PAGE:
What is my all time favorite Korean dish? Hands down kimchi jjigae (김치 찌개). I can’t get enough of this stuff. Even when I was a wee little sprout I was all about this deliciously spicy pungent soup. I can’t think of any better recipe that reminds me of my mother and grandmothers.
My afterschool snack at my grandparent’s house would be a bowl of kimchi jjigae with pieces of the oval-shaped chewy rice cakes submerged in all the goodness. I even remember the late night snack my mom would make with leftover kimchi stew. She would top a bowl of rice with some kimchi stew, a little chili paste (gochujang), leftover vegetable side dishes, and a sprinkling of roasted seaweed. Mix it all together and you get a spicy satisfying treat. Food always tasted better when I would steal bites from her bowl.
Even my grown-up self now makes this stew the most out of all other Korean dishes.
And let me tell you. To make good kimchi jjigae, it’s all about the kimchi.
Nothing is better than homemade kimchi from your grandmother or mother, but I’ll admit I do buy kimchi from the grocery store. Just make sure that the kimchi you have on hand can be defined with any of the following words: old, aged, ripe, tart, or sour; as kimchi at this stage of fermentation is the best to use for kimchi chigae.
I was lucky to use three different types of kimchi in this recipe. The chonggak kimchi came from my maternal grandmother when we went to Seoul in December. Yes, I brought kimchi back with me to Vietnam. Who wouldn’t? My loving grandmother made it herself and let it ferment in the ground within those earthenware pots. Though the recipe has three kinds of kimchi, you can just use one of type of kimchi for the recipe. The other two are the most common types of kimchi sold at the grocery store, kkakdugi and pogi kimchi. The kkakdugi is the cubed radish kimchi and pogi is the nappa cabbage kimchi.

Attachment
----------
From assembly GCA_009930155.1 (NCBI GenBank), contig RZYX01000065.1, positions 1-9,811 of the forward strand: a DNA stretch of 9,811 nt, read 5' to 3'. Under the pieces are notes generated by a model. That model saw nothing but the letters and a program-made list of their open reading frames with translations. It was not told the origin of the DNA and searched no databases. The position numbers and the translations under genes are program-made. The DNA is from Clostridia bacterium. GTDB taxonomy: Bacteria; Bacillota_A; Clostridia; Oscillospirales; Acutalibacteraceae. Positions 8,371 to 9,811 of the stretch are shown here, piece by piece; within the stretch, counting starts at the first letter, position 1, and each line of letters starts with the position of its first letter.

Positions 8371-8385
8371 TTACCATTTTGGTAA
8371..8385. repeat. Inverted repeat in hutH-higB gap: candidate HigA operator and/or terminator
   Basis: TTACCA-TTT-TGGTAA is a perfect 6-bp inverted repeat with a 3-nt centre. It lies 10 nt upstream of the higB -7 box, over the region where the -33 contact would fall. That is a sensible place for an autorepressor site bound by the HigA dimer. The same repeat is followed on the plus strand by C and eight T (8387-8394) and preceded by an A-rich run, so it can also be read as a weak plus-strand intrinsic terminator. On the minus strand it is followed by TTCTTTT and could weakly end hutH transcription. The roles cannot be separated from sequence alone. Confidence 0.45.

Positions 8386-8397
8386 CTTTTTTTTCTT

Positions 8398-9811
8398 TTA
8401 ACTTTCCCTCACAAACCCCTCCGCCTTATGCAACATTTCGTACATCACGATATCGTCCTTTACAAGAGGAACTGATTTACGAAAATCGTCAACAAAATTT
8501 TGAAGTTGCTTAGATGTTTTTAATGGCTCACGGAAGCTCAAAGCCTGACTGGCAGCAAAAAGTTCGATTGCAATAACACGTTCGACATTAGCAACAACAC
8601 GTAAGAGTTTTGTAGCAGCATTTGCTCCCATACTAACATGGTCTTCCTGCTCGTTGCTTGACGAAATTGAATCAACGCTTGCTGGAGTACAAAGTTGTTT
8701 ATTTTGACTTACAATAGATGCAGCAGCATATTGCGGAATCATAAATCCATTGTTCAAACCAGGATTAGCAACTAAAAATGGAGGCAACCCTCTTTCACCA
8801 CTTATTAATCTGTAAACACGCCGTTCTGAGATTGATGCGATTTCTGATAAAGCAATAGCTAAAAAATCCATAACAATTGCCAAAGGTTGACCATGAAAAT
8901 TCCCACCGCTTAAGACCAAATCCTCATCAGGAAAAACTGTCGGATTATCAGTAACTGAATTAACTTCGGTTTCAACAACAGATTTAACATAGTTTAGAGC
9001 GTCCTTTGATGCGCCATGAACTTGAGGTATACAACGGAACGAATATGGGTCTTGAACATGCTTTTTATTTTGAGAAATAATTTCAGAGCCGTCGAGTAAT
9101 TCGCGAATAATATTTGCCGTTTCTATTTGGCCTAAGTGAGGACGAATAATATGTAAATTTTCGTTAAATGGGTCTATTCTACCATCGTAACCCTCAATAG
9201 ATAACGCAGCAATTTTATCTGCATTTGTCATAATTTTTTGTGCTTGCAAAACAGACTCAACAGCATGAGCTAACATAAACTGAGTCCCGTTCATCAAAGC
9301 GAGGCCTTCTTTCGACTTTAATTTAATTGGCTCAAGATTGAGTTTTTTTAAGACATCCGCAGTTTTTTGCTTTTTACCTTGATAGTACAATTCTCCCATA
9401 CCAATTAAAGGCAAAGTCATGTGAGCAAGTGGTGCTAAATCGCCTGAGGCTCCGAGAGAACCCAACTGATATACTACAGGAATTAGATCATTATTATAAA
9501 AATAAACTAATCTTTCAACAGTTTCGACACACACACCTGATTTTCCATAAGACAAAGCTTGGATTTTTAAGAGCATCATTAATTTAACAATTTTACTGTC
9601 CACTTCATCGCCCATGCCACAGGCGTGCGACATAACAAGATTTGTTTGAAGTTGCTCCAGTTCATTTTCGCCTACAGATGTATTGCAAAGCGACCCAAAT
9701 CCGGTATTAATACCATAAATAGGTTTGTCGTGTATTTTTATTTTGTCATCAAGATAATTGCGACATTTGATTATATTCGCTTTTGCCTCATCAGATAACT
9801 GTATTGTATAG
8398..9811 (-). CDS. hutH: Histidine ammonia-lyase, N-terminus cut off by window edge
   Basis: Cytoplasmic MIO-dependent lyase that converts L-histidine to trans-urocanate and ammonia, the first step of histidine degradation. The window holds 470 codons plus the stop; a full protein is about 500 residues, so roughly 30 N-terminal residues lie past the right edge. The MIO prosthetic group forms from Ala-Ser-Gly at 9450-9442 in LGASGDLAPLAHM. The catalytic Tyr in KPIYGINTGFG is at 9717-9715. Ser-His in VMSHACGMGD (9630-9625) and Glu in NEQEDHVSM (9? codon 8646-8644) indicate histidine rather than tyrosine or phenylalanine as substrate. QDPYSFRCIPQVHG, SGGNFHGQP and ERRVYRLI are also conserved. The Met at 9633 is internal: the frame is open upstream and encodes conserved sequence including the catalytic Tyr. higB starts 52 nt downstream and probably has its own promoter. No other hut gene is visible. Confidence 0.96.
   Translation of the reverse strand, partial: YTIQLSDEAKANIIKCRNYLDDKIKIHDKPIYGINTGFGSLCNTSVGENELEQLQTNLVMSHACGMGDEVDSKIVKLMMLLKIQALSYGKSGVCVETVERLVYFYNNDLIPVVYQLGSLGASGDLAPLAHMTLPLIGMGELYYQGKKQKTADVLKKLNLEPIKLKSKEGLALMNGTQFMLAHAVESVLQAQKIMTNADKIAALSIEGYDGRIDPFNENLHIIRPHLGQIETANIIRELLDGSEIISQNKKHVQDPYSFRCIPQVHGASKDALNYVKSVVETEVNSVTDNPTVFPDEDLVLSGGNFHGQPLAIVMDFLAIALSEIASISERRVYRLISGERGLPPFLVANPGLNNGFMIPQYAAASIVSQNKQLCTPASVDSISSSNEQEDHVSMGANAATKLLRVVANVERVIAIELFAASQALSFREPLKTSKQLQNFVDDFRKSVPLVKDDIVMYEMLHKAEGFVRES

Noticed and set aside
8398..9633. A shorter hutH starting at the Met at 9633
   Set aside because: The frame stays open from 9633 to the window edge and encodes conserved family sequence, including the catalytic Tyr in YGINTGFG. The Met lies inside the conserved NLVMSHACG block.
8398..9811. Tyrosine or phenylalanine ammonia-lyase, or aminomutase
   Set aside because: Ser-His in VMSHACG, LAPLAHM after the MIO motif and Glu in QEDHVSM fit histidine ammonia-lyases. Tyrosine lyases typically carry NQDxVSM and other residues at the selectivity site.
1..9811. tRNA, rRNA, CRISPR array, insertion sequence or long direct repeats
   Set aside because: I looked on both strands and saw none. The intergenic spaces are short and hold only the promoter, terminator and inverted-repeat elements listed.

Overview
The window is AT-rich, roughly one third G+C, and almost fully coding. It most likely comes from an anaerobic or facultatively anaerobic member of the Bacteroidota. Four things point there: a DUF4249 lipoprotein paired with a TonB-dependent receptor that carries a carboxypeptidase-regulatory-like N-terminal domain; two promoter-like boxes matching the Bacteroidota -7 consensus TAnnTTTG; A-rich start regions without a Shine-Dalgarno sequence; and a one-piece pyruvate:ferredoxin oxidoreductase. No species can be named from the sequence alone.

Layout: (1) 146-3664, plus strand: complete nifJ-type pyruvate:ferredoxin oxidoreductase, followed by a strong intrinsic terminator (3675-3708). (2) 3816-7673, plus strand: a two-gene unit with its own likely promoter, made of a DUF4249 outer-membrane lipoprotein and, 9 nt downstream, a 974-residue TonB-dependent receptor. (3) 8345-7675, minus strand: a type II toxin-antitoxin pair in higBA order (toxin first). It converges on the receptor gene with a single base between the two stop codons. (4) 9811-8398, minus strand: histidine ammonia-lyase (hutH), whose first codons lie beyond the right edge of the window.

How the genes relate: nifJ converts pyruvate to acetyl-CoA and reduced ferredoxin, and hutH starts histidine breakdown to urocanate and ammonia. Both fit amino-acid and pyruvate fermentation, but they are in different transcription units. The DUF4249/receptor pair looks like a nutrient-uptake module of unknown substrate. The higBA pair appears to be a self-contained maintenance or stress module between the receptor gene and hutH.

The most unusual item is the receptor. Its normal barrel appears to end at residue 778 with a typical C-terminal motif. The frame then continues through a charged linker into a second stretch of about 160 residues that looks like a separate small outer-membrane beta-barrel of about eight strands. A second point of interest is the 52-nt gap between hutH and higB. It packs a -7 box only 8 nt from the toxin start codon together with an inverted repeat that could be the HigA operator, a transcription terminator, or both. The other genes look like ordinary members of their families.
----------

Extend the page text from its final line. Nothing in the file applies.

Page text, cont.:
Every Korean family has their own adaption of kimchi jjigae. I hope you like mine and also adapt it to make it your own. Happy Mother’s Day!
1/3 cup of chopped pork belly
1 teaspoon of garlic
1/4 cup of diced onions
1/2 cup of kkakdugee (pickled cubed radish kimchi)
1 cup of chonggak kimchi (pickled bachelor radish kimchi)
1 cup of pogi kimchi (pickled napa cabbage kimchi)
1/4 cup of kimchi juice
1 3/4 cup of beef stock, pork stock, or water
1 teaspoon of Korean doenjang (miso)
1 teaspoon of red chili pepper flakes
1 jalepeno sliced (can be de-seeded)
Turn the heat on to high. In a medium sized saucepan or Korean earthenware pot, saute the pork belly and diced onions until the meat is cooked through and the onions are translucent. Add the kimchi and garlic; saute for five minutes. Add the kimchi juice, water/stock, doenjang, chili pepper flakes, and jalapeno. There should be enough liquid to barely covered the ingredients. If you want more soup, you can add more water. Let the chigae come to a boil and reduce the heat to medium. The jjigae is done when the kimchi turns translucent. Enjoy with a steaming bowl of rice!